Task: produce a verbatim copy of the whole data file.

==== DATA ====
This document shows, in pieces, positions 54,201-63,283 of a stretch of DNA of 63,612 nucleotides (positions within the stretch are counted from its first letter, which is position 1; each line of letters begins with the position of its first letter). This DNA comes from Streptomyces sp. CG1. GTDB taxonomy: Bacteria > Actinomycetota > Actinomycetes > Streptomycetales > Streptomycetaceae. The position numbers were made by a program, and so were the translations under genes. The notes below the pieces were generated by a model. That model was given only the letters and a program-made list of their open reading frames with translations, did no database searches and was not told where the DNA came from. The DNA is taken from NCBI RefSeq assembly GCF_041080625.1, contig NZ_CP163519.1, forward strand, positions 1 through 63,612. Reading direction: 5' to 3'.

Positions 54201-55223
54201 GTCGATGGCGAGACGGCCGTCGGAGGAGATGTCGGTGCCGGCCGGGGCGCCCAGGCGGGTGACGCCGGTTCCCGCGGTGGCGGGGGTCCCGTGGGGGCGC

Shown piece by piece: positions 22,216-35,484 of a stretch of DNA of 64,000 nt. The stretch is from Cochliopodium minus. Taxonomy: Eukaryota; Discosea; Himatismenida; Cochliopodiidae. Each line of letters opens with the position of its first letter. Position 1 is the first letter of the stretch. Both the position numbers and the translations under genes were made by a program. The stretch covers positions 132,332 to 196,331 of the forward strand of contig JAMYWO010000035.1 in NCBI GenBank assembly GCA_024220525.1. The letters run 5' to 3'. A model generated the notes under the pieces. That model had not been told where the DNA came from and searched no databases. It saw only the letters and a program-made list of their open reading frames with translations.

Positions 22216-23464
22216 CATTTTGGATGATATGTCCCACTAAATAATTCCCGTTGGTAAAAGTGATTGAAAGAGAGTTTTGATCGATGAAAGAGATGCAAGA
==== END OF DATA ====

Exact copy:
This document shows, in pieces, positions 54,201-63,283 of a stretch of DNA of 63,612 nucleotides (positions within the stretch are counted from its first letter, which is position 1; each line of letters begins with the position of its first letter). This DNA comes from Streptomyces sp. CG1. GTDB taxonomy: Bacteria > Actinomycetota > Actinomycetes > Streptomycetales > Streptomycetaceae. The position numbers were made by a program, and so were the translations under genes. The notes below the pieces were generated by a model. That model was given only the letters and a program-made list of their open reading frames with translations, did no database searches and was not told where the DNA came from. The DNA is taken from NCBI RefSeq assembly GCF_041080625.1, contig NZ_CP163519.1, forward strand, positions 1 through 63,612. Reading direction: 5' to 3'.

Positions 54201-55223
54201 GTCGATGGCGAGACGGCCGTCGGAGGAGATGTCGGTGCCGGCCGGGGCGCCCAGGCGGGTGACGCCGGTTCCCGCGGTGGCGGGGGTCCCGTGGGGGCGC

Shown piece by piece: positions 22,216-35,484 of a stretch of DNA of 64,000 nt. The stretch is from Cochliopodium minus. Taxonomy: Eukaryota; Discosea; Himatismenida; Cochliopodiidae. Each line of letters opens with the position of its first letter. Position 1 is the first letter of the stretch. Both the position numbers and the translations under genes were made by a program. The stretch covers positions 132,332 to 196,331 of the forward strand of contig JAMYWO010000035.1 in NCBI GenBank assembly GCA_024220525.1. The letters run 5' to 3'. A model generated the notes under the pieces. That model had not been told where the DNA came from and searched no databases. It saw only the letters and a program-made list of their open reading frames with translations.

Positions 22216-23464
22216 CATTTTGGATGATATGTCCCACTAAATAATTCCCGTTGGTAAAAGTGATTGAAAGAGAGTTTTGATCGATGAAAGAGATGCAAGA